The next morning, we leave for Cairnryan ferry near Stranraer, it’s raining and not so good, it was only 80 miles or so from Glencaple, en-route I stopped at a chemist to buy a packet of Stugeron sea sickness tablets for Cathy. We found a place to sleep overnight but we felt there might be a better spot nearer to Stranraer, it was just a lay by but overlooking Loch Ryan, the weather was awful during the afternoon, and then the wind started!! Oh my, Cathy was not relaxed at all, she’s worried about the ferry, the cycle rack cover although secured properly was flapping around making it all sound worse in my opinion. Another round of Yahztee, and Cathy is in the lead now by one win so it’s all still to play for on this trip. Pogo was swaying in the wind which hit us from straight across the water of Loch Ryan, the rain was loud on the roof. We had to be at the ferry port for last checking in at 3.15am just 8kms away, early bedtime but sleeping was not so easy, the weather and me worrying that the alarm might not go off made for a restless night and Cathy saying she might not get on the ferry if the weather continues to be this bad.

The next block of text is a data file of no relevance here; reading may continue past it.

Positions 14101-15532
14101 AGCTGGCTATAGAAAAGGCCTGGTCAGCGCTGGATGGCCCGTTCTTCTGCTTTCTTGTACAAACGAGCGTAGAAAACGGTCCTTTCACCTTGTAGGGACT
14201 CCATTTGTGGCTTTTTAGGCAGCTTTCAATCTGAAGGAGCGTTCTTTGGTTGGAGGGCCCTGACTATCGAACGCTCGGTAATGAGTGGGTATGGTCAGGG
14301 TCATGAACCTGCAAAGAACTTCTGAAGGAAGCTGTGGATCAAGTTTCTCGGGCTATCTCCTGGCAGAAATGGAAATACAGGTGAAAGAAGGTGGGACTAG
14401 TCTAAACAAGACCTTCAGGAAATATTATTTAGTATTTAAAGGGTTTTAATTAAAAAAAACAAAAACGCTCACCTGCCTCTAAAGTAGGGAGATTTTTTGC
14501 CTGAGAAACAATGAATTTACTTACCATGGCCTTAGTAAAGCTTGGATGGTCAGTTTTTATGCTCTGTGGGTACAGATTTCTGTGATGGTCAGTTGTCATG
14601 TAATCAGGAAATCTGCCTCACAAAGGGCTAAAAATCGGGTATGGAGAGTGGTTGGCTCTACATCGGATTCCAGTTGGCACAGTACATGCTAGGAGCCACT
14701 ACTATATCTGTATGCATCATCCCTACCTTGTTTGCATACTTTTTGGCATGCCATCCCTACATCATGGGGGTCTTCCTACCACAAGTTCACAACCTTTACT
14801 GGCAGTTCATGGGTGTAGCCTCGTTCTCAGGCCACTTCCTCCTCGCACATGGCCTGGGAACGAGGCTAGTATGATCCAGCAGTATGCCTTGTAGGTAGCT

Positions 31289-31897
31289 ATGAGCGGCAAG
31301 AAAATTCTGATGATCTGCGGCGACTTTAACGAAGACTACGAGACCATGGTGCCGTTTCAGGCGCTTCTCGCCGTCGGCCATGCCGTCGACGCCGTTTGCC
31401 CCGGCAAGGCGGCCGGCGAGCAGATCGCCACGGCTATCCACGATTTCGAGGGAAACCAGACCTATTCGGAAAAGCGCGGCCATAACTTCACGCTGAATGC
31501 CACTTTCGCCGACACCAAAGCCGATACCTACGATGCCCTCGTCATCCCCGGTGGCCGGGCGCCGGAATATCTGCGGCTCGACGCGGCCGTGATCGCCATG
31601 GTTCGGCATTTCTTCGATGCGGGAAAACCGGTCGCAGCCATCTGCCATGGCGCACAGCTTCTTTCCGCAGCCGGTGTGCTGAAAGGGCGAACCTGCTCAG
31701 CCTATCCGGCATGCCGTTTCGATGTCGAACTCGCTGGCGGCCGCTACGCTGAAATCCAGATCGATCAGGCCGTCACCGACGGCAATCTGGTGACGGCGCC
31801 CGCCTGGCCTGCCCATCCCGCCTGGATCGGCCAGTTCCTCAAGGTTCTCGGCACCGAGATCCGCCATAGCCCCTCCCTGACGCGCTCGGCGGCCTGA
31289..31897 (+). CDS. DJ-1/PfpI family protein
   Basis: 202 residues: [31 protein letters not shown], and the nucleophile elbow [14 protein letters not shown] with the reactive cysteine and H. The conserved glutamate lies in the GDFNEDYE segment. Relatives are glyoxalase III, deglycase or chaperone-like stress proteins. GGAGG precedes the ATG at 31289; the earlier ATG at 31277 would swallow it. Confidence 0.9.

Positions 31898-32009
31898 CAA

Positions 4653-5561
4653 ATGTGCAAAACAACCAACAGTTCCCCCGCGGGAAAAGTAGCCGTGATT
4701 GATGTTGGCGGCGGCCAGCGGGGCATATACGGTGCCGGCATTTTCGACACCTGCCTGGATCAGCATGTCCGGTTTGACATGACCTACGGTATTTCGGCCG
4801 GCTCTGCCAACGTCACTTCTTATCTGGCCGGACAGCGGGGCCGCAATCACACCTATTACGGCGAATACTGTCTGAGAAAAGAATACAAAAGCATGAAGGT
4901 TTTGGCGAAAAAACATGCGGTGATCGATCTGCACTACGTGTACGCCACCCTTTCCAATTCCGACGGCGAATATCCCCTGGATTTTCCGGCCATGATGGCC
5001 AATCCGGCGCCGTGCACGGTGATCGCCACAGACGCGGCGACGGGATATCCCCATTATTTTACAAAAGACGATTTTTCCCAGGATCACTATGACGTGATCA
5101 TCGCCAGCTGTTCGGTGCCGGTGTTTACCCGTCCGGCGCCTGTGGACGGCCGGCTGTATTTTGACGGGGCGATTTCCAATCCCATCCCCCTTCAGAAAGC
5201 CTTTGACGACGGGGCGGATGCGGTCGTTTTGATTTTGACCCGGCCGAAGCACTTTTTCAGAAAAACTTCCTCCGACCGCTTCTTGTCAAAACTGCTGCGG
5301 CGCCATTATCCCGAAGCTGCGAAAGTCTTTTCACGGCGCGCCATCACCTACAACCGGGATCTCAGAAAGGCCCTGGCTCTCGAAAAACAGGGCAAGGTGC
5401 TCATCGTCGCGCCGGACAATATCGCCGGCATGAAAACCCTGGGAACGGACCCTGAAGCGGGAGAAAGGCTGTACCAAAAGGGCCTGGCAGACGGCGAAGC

Up at 2.00am, kettle on, I’m making tea for Cathy and a flask and butties for the ferry and Cathy says she might not go now, the weather sounds terrible outside, she feels sick already. I check the Stena website and all the sailings are normal!